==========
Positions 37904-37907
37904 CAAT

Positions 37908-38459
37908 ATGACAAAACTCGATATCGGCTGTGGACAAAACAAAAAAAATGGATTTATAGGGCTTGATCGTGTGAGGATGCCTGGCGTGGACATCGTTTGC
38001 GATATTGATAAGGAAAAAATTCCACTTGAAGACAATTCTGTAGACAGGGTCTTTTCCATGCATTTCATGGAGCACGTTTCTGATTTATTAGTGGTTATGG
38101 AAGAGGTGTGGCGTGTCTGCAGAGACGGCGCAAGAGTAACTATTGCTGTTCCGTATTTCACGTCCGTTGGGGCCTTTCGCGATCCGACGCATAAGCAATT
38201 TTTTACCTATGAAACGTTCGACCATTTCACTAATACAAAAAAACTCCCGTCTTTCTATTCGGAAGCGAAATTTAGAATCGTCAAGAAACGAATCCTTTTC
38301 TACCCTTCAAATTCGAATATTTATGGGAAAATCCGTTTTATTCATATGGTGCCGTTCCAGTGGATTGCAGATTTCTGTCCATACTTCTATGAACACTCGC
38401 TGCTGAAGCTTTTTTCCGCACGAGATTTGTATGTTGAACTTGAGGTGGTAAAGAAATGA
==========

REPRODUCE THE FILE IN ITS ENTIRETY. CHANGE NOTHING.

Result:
Positions 37904-37907
37904 CAAT

Positions 37908-38459
37908 ATGACAAAACTCGATATCGGCTGTGGACAAAACAAAAAAAATGGATTTATAGGGCTTGATCGTGTGAGGATGCCTGGCGTGGACATCGTTTGC
38001 GATATTGATAAGGAAAAAATTCCACTTGAAGACAATTCTGTAGACAGGGTCTTTTCCATGCATTTCATGGAGCACGTTTCTGATTTATTAGTGGTTATGG
38101 AAGAGGTGTGGCGTGTCTGCAGAGACGGCGCAAGAGTAACTATTGCTGTTCCGTATTTCACGTCCGTTGGGGCCTTTCGCGATCCGACGCATAAGCAATT
38201 TTTTACCTATGAAACGTTCGACCATTTCACTAATACAAAAAAACTCCCGTCTTTCTATTCGGAAGCGAAATTTAGAATCGTCAAGAAACGAATCCTTTTC
38301 TACCCTTCAAATTCGAATATTTATGGGAAAATCCGTTTTATTCATATGGTGCCGTTCCAGTGGATTGCAGATTTCTGTCCATACTTCTATGAACACTCGC
38401 TGCTGAAGCTTTTTTCCGCACGAGATTTGTATGTTGAACTTGAGGTGGTAAAGAAATGA